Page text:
y attitude began to change. Some of my friends, Isaac Watts had written, imagine that my time is employed in too mean a service while I write for babes; and down to the middle of the nineteenth century critics still mistook juvenile books for puerile books. The time was approaching when two editors of the austere Atlantic monthly, Aldrich and Horace Scudder, would think writing for children not unworthy of their accomplished pens, and the editor of the massive North American review, Charles Eliot Norton, would edit also a boy's library. It was perceived that simplicity need not be inane, and that to entertain children without enfeebling their intellect or stultifying their sentiment afforded scope for mature skill and judgment. Our young Folks, published by Ticknor and Fields (about 1865), enlisted Mrs. Stowe, Whittier, Higginson, Aldrich, Elizabeth Stuart Phelps, E. E. Hale, Rose Terry Cook, Bayard Taylor. It was edited by J. T. Trowbridge, Gail Hamilton, and Lucy Larcom; and la
Cambridge History of American Literature: volume 2 (ed. Trent, William Peterfield, 1862-1939., Erskine, John, 1879-1951., Sherman, Stuart Pratt, 1881-1926., Van Doren, Carl, 1885-1950.), Index (search)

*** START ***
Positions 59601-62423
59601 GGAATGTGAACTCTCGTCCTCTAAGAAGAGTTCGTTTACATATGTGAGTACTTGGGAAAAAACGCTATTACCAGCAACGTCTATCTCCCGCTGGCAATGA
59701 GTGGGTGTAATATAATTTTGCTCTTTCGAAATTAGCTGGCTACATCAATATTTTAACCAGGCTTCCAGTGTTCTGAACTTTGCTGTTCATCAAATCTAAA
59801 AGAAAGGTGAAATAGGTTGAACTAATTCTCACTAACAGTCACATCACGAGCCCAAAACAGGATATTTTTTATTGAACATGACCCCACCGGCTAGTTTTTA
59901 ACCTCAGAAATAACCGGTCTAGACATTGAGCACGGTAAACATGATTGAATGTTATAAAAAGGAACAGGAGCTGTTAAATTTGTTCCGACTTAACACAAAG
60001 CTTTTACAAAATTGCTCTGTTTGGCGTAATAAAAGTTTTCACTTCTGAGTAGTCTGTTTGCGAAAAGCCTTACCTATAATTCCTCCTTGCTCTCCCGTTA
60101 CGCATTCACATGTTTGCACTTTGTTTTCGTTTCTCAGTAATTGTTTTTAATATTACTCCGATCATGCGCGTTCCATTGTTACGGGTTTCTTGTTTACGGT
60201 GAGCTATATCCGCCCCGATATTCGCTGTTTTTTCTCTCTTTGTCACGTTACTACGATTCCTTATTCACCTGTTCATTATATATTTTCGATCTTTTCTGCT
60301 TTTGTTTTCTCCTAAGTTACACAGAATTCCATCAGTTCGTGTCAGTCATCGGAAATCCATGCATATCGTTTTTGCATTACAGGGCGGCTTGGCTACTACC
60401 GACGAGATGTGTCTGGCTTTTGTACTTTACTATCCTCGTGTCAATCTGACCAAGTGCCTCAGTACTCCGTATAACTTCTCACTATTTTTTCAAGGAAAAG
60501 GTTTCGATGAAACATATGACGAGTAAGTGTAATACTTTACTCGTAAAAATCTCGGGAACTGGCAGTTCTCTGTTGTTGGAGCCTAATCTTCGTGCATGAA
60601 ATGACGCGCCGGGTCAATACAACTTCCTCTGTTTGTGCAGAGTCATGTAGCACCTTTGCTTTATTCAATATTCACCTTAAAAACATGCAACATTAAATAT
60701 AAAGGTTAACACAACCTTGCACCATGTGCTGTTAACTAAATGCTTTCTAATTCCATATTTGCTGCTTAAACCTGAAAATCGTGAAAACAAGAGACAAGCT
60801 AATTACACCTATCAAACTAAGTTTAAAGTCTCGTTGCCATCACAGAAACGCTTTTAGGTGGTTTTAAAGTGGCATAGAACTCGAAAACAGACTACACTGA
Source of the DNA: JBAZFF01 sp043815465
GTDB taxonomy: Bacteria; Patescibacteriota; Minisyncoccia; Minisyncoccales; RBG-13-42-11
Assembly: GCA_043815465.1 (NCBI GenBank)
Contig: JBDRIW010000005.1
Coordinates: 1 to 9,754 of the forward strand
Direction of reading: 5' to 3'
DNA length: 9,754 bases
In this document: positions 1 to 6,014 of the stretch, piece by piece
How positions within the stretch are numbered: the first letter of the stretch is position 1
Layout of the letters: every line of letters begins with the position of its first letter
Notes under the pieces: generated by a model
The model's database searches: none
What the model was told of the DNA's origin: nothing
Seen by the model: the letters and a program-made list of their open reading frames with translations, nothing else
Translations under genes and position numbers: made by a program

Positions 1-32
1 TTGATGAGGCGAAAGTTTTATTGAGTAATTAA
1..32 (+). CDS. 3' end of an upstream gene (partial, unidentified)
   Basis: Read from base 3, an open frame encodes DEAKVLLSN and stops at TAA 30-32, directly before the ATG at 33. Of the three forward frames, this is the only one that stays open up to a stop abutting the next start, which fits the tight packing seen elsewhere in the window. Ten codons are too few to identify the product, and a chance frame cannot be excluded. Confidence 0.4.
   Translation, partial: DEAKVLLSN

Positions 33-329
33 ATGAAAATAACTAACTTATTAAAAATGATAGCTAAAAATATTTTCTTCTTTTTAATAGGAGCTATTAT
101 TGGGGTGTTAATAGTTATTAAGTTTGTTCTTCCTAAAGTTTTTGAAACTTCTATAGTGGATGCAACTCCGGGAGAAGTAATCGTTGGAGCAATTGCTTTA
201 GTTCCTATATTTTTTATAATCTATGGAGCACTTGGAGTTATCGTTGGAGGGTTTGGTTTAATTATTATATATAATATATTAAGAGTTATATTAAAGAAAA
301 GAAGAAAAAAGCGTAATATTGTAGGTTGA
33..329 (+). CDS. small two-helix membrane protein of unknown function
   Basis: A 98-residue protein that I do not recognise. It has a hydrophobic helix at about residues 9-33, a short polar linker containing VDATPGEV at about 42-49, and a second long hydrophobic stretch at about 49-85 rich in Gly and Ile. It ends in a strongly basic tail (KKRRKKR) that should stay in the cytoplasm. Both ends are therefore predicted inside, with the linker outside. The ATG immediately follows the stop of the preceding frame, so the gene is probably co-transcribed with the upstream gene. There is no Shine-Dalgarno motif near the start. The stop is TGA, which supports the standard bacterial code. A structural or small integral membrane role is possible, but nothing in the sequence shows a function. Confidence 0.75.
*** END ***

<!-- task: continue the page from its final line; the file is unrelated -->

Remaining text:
henaeum Magazine, The, 58, 167 Nicholson, Meredith, 364 n. Nick Carter, 403 Nietzsche, 22 Nights with Uncle Remus: Myths and Legends of the old plantation, 350, 354 n., 358 Niles, H., 188 Nilsson, Christine, 335 Noah, M. M., 183 Noel, Roden, 271 Norfolk landmark, the, 318 Norris, Frank, 390 North American review, the, 33-34, 109, 111, 116, 117, 125, 135, 135 n., 140, 163, 164, 165, 169, 209, 247, 401, 406 Norton, Andrews, 197, 207, 208, 209-211 Norton, Charles Eliot, 39, 197, 247, 401 Norton, Rev., John, 209 Norwood or village life in New England, 217 Notes on the situation, 318 Notes on Virginia, 201 Notes on Walt Whitman as Poet and Person, 262 n. Nothing to wear, 241 Nott, Henry Junius, 152 Novellettes of a traveller, or, Odds and ends from the Knapsack of Thomas Singularity, journeyman printer, 152 November Boughs, 272 Oath of freedom, 305 O'Brien, Fitz-James, 373-374, 375 O Captain! My Captain! 286 O'Connor,